Mindfulness and Thinking

We are often mindful in everyday life, but most of the time we are mindful without knowing it. Our mind swings in and out of mindfulness constantly. Sometimes we are mindful, other times not. Non-mindfulness tends to occur when we start thinking.

In the fast-paced, competitive world we live in, there is a huge emphasis on thought and how to think. If you think about what you learnt and the style of teaching in the primary or high school you attended, you are likely to recall emphasis on critical analysis and independent thought. This tends to grow as we enter adulthood, with even more emphasis placed on these skills at university and in starting our career. While this training in thoughts and thinking has many advantages, it does place a lot of emphasis on the importance of thoughts. For many of us, we learn to see world as though those thoughts are reality.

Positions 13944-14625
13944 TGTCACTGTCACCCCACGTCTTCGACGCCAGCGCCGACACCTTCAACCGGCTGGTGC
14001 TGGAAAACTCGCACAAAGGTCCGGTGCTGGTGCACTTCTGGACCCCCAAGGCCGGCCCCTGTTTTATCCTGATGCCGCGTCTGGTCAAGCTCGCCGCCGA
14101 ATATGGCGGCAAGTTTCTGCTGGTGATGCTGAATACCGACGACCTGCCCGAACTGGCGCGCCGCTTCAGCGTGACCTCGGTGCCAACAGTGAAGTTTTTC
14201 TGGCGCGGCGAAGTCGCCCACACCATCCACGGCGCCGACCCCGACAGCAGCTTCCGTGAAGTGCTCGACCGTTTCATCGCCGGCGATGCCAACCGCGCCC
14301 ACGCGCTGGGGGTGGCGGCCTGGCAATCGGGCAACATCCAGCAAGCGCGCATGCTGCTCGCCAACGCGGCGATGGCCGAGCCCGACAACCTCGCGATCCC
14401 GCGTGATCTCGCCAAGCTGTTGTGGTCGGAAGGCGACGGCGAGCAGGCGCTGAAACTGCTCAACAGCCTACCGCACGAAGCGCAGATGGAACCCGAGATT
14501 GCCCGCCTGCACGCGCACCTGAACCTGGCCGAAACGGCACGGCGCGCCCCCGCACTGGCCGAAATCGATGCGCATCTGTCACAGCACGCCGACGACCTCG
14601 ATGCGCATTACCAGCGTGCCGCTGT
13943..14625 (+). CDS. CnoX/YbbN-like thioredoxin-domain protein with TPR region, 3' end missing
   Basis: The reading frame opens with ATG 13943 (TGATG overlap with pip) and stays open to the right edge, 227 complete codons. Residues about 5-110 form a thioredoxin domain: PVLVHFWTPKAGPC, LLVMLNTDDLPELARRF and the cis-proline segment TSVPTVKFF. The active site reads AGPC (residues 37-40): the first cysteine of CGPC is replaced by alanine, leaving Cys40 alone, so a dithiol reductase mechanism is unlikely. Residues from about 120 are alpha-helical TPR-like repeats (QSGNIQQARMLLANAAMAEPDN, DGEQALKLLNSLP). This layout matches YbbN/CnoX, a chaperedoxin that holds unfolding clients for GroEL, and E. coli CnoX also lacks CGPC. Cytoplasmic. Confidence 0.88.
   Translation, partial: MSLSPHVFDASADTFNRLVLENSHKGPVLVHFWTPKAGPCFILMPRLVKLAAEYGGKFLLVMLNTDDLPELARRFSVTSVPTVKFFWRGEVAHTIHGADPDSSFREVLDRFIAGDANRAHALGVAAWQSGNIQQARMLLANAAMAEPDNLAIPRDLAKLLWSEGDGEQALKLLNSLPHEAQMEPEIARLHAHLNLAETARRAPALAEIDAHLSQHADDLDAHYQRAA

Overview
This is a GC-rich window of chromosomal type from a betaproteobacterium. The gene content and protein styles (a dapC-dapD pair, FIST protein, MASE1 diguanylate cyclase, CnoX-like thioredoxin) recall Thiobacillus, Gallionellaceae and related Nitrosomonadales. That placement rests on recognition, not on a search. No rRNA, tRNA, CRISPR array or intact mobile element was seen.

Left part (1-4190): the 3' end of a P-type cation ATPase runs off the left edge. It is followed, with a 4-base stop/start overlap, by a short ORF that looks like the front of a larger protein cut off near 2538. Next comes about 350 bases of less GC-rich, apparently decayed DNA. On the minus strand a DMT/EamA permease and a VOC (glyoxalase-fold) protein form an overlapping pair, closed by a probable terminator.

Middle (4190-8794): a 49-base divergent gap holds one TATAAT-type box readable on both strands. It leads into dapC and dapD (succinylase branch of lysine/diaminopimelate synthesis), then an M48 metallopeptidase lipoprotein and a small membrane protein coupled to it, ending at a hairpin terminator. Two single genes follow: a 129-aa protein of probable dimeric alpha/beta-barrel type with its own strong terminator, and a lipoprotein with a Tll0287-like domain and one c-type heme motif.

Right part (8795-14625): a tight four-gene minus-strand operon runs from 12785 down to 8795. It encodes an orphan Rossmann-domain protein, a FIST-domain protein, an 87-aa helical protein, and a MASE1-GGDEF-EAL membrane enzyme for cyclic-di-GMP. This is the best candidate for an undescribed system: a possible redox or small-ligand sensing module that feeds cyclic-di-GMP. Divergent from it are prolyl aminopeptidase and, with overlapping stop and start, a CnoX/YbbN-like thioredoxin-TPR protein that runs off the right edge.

In fact, we often look at the world THROUGH our thoughts. You may have heard of the phase “looking through the world with rose coloured glasses”. Our thinking often influences how we feel, or what colour our glasses are! We might have no worries one day, with the majority of our thoughts being happy and calm. Looking through these kinds of thoughts makes the world seem better and brighter. On another day, our thinking might be more negative and the world seems darker and less optimistic.

We rarely have direct experience with the present moment because we think too much. The key to mindfulness is to look at our present experience in a neutral, non-judgemental manner. We try not to look THROUGH our thinking, but AROUND it. The thoughts are still there, but they are seen as mere thoughts and not reality.

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